CICLOPS: Cassini Imaging Central Laboratory for OPerationS

Moon Shadow in Motion
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The beauty and spectacle of celestial motion is captured in this short movie of a moon shadow darting across Saturn's rings.

Over the span of about an hour, Cassini's camera tracked the shadow of the small moon Epimetheus, orbiting beyond the rings, as it moved across Saturn's A ring in this movie made up of 21 images.

One of the happy results of Saturn's 29-year revolution around the sun is the changing elevation of the sun seen from the planet, and the changing elevation of the shadows of the rings and moons that the sun's apparent motion brings.

As Saturn approaches equinox, the angle at which the ringplane is inclined away from the sun will continue to decrease until August 2009, when equinox will bring about an alignment of the plane containing the rings with the rays of the sun. Only around the time of equinox is a moon's shadow cast on the rings rather than the planet. Between now and equinox in August, the shadows cast by the moons on the rings will grow longer with time.

Cassini scientists planned a series of observations to chronicle these sights, knowing that the resulting images could hold valuable information about vertical displacements in the rings and the orbital inclinations of the shadow-casting moons. These planned images of course hold another reward: the simple but spectacular depiction of the path of sunlight across the solar system.

The movie images were taken in visible light with NASA’s Cassini spacecraft narrow-angle camera on Jan. 16, 2009. This view looks toward the sunlit side of the rings from about 53 degrees below the ringplane. The view was acquired at a distance of approximately 945,000 kilometers (587,000 miles) from Saturn and at a sun-Saturn-spacecraft, or phase, angle of 68 degrees. Image scale is 5 kilometers (3 miles) per pixel.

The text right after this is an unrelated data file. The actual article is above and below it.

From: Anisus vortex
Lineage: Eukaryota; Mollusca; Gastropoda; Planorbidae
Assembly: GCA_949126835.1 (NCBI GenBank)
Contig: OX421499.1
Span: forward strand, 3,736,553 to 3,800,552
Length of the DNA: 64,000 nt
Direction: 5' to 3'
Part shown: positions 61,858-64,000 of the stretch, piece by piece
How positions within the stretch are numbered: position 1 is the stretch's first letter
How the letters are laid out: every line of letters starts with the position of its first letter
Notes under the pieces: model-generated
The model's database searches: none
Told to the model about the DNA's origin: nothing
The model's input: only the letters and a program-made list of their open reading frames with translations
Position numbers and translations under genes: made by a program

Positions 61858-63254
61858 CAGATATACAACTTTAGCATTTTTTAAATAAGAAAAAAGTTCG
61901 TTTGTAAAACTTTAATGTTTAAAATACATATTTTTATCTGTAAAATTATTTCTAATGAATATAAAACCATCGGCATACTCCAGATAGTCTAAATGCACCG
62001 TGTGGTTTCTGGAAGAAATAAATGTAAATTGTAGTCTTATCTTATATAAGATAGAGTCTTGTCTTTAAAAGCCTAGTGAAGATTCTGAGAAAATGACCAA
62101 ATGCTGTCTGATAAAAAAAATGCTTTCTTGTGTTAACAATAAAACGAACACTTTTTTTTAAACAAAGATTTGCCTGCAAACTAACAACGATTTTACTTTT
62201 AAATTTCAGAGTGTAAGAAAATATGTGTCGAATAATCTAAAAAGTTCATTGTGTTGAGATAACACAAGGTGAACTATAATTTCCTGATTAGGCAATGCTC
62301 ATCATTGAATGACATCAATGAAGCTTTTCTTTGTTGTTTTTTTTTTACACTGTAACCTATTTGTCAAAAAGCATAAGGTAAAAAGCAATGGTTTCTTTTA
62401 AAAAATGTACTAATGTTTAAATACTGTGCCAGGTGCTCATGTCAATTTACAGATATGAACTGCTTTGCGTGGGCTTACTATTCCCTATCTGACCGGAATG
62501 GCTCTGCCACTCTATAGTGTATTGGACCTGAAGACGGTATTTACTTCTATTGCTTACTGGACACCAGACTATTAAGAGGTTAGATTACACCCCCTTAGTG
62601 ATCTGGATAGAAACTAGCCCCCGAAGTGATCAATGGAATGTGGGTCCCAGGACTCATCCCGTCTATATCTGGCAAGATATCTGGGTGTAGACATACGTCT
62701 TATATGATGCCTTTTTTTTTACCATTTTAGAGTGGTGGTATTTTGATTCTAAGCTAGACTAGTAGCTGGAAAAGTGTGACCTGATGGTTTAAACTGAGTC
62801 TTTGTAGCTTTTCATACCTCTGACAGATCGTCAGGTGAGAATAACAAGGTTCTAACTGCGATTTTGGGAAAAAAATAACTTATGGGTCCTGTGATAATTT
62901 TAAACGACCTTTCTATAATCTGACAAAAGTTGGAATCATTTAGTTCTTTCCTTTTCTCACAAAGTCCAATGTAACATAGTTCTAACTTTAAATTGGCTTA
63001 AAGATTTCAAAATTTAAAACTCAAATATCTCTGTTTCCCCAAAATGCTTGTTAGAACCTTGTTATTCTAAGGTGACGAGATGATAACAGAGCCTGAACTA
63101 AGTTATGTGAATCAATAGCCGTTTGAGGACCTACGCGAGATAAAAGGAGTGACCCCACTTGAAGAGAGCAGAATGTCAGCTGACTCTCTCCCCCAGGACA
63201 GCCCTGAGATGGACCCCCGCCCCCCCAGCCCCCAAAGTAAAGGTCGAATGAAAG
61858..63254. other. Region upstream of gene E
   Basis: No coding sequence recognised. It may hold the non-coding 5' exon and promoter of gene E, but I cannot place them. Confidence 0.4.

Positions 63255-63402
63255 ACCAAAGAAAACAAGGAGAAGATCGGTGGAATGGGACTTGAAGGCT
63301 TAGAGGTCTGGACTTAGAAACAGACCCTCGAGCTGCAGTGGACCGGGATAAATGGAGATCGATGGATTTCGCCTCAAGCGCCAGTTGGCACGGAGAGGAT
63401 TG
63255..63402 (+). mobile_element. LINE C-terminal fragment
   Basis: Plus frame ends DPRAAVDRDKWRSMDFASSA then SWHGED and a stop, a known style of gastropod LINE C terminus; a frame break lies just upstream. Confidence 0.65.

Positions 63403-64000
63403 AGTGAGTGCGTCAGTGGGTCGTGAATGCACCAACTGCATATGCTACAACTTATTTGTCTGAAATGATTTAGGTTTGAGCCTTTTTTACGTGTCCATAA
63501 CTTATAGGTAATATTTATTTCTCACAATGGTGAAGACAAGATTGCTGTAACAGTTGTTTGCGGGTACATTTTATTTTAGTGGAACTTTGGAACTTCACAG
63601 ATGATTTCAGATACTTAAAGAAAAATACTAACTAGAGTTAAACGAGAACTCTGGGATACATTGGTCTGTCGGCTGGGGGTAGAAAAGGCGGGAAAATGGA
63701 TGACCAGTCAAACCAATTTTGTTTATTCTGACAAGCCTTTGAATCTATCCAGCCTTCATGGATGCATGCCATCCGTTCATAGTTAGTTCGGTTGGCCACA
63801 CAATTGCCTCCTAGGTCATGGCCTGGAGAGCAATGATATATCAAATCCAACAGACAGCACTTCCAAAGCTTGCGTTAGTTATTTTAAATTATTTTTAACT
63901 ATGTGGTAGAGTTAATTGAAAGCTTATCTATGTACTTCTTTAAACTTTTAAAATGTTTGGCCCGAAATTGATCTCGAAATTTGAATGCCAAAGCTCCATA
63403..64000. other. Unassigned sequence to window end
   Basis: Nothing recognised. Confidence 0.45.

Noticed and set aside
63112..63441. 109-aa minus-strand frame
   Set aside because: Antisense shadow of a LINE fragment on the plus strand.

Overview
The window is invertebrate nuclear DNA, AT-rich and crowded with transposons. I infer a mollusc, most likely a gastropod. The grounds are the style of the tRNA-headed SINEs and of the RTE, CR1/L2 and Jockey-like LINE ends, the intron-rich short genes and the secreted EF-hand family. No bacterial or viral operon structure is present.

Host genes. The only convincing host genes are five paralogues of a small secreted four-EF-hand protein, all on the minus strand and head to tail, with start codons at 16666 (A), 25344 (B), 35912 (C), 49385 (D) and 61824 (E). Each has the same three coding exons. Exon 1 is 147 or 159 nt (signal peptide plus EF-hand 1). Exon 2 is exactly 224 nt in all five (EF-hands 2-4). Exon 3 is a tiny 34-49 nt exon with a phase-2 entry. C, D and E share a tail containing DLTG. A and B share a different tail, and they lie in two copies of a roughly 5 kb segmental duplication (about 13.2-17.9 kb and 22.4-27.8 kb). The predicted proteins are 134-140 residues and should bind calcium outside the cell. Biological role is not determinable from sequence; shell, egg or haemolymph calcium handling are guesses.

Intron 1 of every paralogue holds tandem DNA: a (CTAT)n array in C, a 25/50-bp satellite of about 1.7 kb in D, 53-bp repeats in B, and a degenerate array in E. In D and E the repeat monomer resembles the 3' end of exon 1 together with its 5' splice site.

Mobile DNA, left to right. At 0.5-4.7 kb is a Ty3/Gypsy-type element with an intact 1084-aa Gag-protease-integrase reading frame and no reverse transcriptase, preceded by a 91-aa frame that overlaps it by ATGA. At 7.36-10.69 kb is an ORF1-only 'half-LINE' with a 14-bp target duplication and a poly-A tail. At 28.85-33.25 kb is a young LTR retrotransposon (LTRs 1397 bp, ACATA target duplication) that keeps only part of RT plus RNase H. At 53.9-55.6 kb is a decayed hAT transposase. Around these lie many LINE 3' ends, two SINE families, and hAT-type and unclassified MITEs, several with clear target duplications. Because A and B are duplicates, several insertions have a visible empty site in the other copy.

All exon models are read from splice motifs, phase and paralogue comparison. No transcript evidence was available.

The Cassini Equinox Mission is a joint United States and European endeavor. The Jet Propulsion Laboratory, a division of the California Institute of Technology in Pasadena, manages the mission for NASA's Science Mission Directorate, Washington, D.C. The Cassini orbiter was designed, developed and assembled at JPL. The imaging team consists of scientists from the US, England, France, and Germany. The imaging operations center and team lead (Dr. C. Porco) are based at the Space Science Institute in Boulder, Colo.

For more information about the Cassini Equinox Mission visit http://ciclops.org, http://www.nasa.gov/cassini and http://saturn.jpl.nasa.gov.

Credit: NASA/JPL/Space Science Institute
Released: March 23, 2009 (PIA 11651)
Image/Caption Information
  Moon Shadow in Motion
PIA 11651

Avg Rating: 9.25/10


Flash 2.9 MB
Quicktime 1.4 MB


Alliance Member Comments
CheshireCat (Mar 24, 2009 at 4:10 PM):
We might see the penumbra of Titan on the rings, although without running the numbers, I'm thinking probably not.

As for other moons... stay tuned. :-)
Red_dragon (Mar 24, 2009 at 3:49 PM):
Thanks again. It's a pity; I hope we'll see at least the ones of any other Saturn's largest moons.
Anyway, isn't even the possibility of seeing a partial transit of the shadow?. Sure even that would be quite dramatic
CheshireCat (Mar 24, 2009 at 1:23 PM):
Red_dragon: I don't believe we'll be seeing Titan's shadow on the rings this equinox. Titan is on the wrong side of the planet on the day of equinox and by the time it makes it back around, the Sun will already be too high again.
Red_dragon (Mar 24, 2009 at 8:51 AM):
One of the most dramatic and stunning movies you're ever released. Can't wait to see Titan's shadow doing that.
rochelimit (Mar 24, 2009 at 4:25 AM):
Can't wait for the next moons
Mungo (Mar 23, 2009 at 6:22 PM):
Stunning and beautiful movie! Especially the larger version. Capturing a small moon casting a needle shaped shadow from halfway across solar system. Very impressive bit of camera work. Congratulations to the team!

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